Every day, drivers trust each other to follow the rules of the road in order to prevent injuries. Not only are they relying on others to drive while calm and sober, but they also presume that all drivers are properly trained and familiar with the roadways on which they travel. Unfortunately, a simple wrong turn can have devastating consequences—especially if that turn places a driver directly in the path of oncoming traffic.
Why Do Wrong-Way Accidents Keep Happening?
Wrong-way accidents occur when a driver accidentally steers the vehicle into the opposite direction of travel, colliding with cars traveling in the correct direction. These accidents are most likely to occur as a driver enters a freeway using the exit ramp, but they can also occur at low speeds on city streets. Driver error is the most frequent cause of wrong-way crashes, but vehicle malfunction or poor roadway design can also contribute to these accidents.
Drivers most commonly cause wrong-way accidents due to:
- Alcohol use. Research from the National Transportation Safety Board (NTSB) indicates that over half of all wrong-way collisions involve an intoxicated driver. In many cases, drunk drivers in these accidents have a significantly high blood alcohol level, having consumed twice the legal limit or more.
- Advanced age. Elderly drivers are responsible for causing about 15 percent of wrong-way accidents. This may be due to an inability to recognize danger due to health complications (such as vision problems or dementia), or physical limitations that prevent them from correcting a mistake quickly enough to avoid a crash.
- Distractions. A driver who is not paying attention to the road ahead due to texting or talking on a cellphone may merge against traffic, turn onto the wrong highway ramp, or drive the wrong way up a one-way street.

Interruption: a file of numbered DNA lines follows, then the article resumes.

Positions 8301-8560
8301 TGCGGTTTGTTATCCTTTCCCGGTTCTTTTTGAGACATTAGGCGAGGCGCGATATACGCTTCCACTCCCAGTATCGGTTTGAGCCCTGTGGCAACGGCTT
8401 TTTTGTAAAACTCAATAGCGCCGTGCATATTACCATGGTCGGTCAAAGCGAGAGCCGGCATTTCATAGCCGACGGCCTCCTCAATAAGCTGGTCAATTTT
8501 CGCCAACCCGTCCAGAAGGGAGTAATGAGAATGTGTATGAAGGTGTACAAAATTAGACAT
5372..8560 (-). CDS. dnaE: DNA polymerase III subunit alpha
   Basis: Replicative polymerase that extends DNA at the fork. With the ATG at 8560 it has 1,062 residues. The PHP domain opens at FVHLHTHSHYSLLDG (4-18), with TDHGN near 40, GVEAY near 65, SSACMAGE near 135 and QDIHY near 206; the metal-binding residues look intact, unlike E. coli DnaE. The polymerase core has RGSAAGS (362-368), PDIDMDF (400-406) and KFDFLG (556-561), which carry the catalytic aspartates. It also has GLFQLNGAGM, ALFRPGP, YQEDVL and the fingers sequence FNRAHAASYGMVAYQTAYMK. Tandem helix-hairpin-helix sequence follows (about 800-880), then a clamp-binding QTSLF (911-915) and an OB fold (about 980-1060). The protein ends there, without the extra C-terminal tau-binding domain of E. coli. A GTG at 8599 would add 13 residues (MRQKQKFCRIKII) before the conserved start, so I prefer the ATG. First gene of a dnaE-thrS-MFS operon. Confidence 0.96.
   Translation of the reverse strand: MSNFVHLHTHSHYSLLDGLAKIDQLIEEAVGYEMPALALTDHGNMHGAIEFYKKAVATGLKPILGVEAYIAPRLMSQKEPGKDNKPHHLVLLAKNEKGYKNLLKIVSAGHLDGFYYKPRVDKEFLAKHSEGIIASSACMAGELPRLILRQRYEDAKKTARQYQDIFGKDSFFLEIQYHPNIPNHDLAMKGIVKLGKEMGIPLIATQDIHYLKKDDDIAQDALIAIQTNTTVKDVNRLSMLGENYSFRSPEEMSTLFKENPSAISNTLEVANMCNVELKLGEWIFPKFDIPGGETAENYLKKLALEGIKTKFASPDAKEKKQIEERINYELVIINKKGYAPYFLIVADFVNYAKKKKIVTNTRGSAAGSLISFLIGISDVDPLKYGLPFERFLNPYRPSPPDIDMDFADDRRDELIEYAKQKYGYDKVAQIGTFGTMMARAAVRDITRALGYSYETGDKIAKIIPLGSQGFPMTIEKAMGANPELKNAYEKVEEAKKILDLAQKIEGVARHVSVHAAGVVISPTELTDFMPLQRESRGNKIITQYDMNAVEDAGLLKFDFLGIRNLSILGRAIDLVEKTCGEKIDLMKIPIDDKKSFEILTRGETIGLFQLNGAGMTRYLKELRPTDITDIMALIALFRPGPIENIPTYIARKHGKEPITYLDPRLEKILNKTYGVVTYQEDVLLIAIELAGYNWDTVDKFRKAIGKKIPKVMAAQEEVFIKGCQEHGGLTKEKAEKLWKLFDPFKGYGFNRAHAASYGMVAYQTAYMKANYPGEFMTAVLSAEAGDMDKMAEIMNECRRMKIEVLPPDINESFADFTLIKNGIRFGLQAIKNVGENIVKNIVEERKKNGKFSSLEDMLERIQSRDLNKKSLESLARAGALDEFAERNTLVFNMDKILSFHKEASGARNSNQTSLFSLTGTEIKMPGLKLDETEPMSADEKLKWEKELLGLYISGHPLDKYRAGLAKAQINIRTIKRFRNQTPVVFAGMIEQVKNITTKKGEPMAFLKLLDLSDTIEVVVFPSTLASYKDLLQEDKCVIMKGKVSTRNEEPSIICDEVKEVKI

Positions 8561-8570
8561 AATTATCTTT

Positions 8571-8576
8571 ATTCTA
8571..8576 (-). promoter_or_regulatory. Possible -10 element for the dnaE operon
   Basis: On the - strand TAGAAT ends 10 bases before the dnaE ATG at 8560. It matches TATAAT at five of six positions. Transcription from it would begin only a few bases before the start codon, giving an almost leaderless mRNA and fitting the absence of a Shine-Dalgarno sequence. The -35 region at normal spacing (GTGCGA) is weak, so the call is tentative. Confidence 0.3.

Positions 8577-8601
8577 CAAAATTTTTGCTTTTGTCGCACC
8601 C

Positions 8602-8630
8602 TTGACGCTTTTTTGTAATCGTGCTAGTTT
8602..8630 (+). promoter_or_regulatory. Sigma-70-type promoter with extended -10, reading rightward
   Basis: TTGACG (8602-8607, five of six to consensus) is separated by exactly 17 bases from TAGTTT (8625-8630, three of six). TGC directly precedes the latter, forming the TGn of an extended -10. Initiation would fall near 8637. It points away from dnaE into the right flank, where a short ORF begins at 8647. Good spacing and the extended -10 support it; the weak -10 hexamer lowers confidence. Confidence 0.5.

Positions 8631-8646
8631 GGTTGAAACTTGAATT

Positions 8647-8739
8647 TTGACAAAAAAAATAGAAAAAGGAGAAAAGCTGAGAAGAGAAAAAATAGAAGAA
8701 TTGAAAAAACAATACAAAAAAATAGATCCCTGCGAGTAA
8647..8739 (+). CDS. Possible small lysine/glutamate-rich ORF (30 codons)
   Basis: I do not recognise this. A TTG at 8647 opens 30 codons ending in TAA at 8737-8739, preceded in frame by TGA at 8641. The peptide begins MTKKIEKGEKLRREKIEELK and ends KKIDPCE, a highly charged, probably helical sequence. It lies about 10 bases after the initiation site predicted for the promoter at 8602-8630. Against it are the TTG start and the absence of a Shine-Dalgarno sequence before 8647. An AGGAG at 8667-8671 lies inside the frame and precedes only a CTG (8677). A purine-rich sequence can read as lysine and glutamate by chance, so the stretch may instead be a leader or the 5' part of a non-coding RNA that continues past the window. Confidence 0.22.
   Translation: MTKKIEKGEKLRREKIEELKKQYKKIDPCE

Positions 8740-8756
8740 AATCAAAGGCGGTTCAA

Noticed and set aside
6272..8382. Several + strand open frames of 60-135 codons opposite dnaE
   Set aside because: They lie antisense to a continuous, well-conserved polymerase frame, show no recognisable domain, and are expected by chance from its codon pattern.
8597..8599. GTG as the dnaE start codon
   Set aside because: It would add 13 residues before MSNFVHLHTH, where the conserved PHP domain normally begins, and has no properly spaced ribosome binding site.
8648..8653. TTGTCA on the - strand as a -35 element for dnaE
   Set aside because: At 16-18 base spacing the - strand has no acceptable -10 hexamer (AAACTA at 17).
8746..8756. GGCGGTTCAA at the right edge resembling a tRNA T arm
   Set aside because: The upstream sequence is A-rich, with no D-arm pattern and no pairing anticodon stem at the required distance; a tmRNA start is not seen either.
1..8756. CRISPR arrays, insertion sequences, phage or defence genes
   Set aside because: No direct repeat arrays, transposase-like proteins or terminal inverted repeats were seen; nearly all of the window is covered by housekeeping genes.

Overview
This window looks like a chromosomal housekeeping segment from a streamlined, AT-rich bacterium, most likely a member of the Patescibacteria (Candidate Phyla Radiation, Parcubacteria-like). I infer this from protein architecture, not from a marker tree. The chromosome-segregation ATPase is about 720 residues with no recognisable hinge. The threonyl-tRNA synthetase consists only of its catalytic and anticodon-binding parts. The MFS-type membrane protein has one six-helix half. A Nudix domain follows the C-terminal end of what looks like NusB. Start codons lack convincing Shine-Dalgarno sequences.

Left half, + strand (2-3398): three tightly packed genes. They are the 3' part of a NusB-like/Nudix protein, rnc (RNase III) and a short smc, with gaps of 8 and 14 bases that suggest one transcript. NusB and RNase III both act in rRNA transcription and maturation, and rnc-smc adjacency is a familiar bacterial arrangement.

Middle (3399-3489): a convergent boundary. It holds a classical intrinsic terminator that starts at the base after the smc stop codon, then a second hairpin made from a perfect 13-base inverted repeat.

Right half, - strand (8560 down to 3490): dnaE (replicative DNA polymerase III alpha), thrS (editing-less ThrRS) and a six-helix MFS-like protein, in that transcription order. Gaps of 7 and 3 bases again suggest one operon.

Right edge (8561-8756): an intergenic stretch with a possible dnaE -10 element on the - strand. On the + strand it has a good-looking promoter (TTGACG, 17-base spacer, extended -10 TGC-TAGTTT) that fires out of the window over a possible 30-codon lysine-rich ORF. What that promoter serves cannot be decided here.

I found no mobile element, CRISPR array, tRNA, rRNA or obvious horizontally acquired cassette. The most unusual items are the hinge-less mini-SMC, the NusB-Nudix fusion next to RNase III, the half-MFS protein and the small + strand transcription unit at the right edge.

- Unfamiliar roadways. Drivers who are unfamiliar with an area may not know how to navigate traffic circles, one-way streets, or the direction of travel in alleys. These drivers may cause wrong-way accidents on entry or as they attempt an illegal U-turn to follow the car’s navigation instructions.
- Detours. Rerouting traffic during construction can cause confusion, especially if parallel lanes are temporarily used for opposite-direction traffic. Without proper signage and lane-shifting techniques, drivers could continue driving in the wrong lane when the detour has ended.
- Road design issues. Highway interchanges, especially cloverleaf and partial cloverleaf designs, can pose a risk of collisions if entrance and exit ramps are parallel. If highway entrances and exits occur at intersections, drivers turning left may accidentally turn too shallowly, placing them in the path of traffic rather than on the opposing side.
- Lack of warning signs. Badly-marked ramps, lack of Do Not Enter signs, inadequate lighting, or signs obstructed by foliage could all cause a driver to enter a street the wrong way. Signs are vital because a driver may incorrectly enter an empty stretch of roadway, only realizing that they are traveling in the wrong direction when other vehicles appear.
- Defective auto equipment. A product designer or manufacturer may be held liable for a wrong direction crash if a defective tire, faulty steering system, or other defective auto component forced the driver to enter traffic facing the wrong direction.
Common Injuries in Wrong-Way Car Accidents
According to the NTSB, wrong-way crashes are many times more likely to be fatal than other types of car accidents, with death occurring in one out every five wrong-way accidents. This is because two vehicles barreling toward each other usually results in a head-on crash, which is likely to be fatal at highway speeds.
Even if victims survive these crashes, the injuries they sustain often require expensive surgery and hospitalization, long-term physical and emotional rehabilitation, and carry lifelong complications that make independent living difficult or impossible.
Common injuries from wrong-way driving collisions include:
- Head and neck injuries (such as whiplash or traumatic brain injury)
- Spinal cord injuries that result in partial or complete paralysis
- Internal injuries to organs in the chest or abdomen
- Broken bones (especially the pelvis, ribs, collarbone, arms, and legs)
If you've been injured in a serious car wreck, our attorneys can investigate the details of the case to determine who may be held responsible. Our lawyers provide injury clients with a free initial consultation and represent their interests on a contingency fee basis, meaning we do not collect anything unless we secure a recovery for you. To learn more about your claim, download a free copy of our book, The 10 Worst Mistakes You Can Make With Your Tennessee Injury Case.